The Superficial reading is about books that are hard, that you feel they’re too difficult for your level and you shouldn’t have taken a shot at reading them. The best practice is to read the book through, leaving aside what you do not understand until the end. Pay attention to what you can digest, and do not stop every time you are not able to comprehend something. With this strategy, by the end of the book, your understanding of the matter will have increased significantly, and on a second attempt, you will be more able to obtain knowledge.
Whenever you are reading a book, you major concerns should be to answer the following questions:
• What is the book about as a whole? First of all, you must try to discover what is the major theme of the book, and how the author breaks this idea into pieces to explain it.
• What is explained in detail and how? You must try to discover the main ideas, assertions, and arguments that constitute the author’s particular message.
• Is the book true, as a whole or partly? Once you have answered the first two questions and made your mind about the author, then you can substantially agree or disagree with the author, or leave the question to be answered in the future, after further reading.
• What of it? What did you gain from the book, are the information relevant to you, do you need further research about the subject you wished to acquire knowledge, what further actions are you going to take.
Analytical reading is the best reading of a book you can do.
There are some rules in analytical reading which help you answer the previous questions:
Rule 1: You must know what kind of book you are reading, and you should be aware this as earlier in the process as possible; preferably, before you even begin to read.
Rule 2: State the gist of the whole book in a single sentence, or at most in a few sentences (a short paragraph).
Rule 3: Highlight the major parts of the book, and show how these are organized into a whole
Rule 4: Find out what the author’s main points were.
These first four rules help you answer the first basic question about a book.:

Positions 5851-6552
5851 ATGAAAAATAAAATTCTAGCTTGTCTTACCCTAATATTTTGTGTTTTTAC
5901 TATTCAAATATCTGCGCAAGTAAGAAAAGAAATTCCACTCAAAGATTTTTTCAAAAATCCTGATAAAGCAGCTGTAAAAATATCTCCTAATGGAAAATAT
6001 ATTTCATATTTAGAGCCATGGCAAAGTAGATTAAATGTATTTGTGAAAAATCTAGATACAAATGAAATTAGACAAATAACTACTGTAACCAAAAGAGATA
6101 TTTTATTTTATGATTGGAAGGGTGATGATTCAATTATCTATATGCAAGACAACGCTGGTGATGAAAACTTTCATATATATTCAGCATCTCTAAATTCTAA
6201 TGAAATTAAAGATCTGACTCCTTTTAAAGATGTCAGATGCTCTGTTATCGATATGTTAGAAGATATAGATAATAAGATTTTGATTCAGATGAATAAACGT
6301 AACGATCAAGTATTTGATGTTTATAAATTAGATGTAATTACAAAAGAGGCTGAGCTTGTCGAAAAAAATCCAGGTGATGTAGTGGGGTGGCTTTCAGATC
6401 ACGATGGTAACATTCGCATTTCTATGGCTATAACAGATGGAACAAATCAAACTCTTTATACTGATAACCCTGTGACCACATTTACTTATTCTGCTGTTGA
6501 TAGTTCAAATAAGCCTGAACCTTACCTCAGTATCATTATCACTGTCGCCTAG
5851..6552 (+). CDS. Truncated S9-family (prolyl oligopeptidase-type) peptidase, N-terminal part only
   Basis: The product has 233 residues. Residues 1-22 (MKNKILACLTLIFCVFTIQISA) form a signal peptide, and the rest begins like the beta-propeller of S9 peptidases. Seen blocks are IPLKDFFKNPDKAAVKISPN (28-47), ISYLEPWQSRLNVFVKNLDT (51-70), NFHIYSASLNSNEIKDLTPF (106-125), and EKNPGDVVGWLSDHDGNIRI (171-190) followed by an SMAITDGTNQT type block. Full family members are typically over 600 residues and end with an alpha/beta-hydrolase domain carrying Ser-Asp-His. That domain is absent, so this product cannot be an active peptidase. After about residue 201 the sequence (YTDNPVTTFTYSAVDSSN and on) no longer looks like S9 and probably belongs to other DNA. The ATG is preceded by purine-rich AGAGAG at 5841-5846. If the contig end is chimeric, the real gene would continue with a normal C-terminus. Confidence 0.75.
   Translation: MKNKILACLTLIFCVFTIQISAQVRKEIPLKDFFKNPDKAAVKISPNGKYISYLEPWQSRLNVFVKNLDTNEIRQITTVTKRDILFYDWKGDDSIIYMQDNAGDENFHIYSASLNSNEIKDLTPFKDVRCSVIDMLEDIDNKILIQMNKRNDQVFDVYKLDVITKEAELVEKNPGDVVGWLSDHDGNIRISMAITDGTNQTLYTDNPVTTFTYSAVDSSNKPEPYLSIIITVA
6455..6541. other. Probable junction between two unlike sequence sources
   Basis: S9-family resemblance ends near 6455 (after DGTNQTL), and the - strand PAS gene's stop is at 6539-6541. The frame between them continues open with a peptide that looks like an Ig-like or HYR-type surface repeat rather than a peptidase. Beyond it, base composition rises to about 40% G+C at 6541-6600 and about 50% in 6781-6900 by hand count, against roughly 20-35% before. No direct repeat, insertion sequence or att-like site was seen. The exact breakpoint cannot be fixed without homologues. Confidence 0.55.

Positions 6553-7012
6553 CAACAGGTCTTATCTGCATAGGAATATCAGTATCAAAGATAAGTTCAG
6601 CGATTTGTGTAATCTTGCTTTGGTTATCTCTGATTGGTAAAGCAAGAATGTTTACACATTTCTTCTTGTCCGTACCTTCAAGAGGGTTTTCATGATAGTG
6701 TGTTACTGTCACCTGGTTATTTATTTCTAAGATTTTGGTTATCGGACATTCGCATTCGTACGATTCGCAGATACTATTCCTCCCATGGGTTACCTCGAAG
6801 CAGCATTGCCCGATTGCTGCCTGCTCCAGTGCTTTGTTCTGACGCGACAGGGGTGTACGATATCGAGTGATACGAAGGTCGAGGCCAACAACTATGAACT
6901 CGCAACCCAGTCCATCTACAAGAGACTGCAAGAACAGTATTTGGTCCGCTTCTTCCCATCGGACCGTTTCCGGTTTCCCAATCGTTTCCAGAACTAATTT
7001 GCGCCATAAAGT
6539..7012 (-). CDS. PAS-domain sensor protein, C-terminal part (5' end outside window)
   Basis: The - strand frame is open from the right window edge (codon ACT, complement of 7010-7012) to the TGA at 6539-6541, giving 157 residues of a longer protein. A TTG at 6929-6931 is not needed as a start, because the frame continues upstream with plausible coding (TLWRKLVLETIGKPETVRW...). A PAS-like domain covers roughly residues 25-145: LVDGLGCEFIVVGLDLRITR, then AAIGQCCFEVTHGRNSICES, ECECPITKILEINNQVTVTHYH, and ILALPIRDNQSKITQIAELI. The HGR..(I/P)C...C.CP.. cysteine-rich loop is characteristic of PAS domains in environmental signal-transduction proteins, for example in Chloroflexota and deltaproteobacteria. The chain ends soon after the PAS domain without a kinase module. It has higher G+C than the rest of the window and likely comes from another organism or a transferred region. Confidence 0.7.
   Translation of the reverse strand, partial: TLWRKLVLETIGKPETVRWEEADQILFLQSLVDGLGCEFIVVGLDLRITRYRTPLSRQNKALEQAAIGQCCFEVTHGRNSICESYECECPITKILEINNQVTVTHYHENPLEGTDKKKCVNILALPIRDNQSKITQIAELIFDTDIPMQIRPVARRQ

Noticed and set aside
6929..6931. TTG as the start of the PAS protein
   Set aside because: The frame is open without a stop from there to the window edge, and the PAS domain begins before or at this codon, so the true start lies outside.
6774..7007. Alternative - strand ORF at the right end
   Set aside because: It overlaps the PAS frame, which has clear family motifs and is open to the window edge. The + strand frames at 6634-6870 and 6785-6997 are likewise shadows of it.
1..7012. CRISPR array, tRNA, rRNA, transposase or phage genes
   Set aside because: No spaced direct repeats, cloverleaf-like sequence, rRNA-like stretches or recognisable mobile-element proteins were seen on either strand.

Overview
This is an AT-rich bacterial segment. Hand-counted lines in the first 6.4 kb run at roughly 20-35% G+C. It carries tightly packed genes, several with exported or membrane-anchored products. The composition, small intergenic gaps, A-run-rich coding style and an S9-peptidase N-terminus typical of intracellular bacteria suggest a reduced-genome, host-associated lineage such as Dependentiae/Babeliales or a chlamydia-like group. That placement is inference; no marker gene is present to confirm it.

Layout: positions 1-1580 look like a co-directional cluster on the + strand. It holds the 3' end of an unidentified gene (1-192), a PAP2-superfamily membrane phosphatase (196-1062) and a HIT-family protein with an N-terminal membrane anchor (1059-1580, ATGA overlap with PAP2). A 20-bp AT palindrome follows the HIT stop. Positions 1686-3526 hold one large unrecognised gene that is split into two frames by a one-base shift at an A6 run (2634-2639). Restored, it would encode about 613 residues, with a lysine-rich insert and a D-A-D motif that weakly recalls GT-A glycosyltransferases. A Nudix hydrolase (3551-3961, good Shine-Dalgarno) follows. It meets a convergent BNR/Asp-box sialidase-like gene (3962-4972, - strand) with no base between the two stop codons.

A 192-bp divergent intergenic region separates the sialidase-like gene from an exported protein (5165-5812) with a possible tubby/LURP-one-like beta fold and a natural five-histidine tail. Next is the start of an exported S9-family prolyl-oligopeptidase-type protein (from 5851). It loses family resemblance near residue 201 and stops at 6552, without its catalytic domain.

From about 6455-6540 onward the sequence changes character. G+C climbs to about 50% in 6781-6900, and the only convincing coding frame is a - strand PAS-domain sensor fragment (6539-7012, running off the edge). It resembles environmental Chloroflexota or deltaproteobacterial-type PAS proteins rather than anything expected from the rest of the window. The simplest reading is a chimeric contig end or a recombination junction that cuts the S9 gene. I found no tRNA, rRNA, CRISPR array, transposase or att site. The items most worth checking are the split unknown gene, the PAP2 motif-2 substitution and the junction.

“What is this book about.”
1. Classify the book according to type and subject.
2. State what the whole book is about with the utmost brevity.
3. Categorize the major parts according to order and relevance, and outline these parts as you have outlined the whole.
4. Define the problem or problems the author is trying to solve.
The next set of rules help us answer the question:
“What is explained in detail and how?”
5. Come to terms with the author by interpreting his key words.
6. Grasp the author’s leading propositions by dealing with his most important sentences.
7. Know the author’s arguments, by finding them in, or constructing them out of, the sequence of the sentences.
8. Determine which of his problems the author has solved, and which he has not; and as to the latter, decide which the author knew he had failed to address.
The last set of rules help us answer the questions:
“Is it true?” and “What of it?”
9. You must be able to say, with reasonable certainty, “I understand,” before you can reach a conclusion about any one of the following things: “I agree” or ” I disagree” or “I suspend judgment.”
10. When you disagree, do so reasonably, not just for argument’s sake.
11. Respect the difference between knowledge and mere personal opinion by giving reasons for any critical judgment you make.
All in all, effective reading is -as already mentioned above- inextricably associated with the purpose of reading. Effective, informative reading translates into accessing and reviewing as many sources available, while the effectiveness of reading for understanding demands a careful study of the facts you have established during the informational stage. Make sure you can distinguish between the two.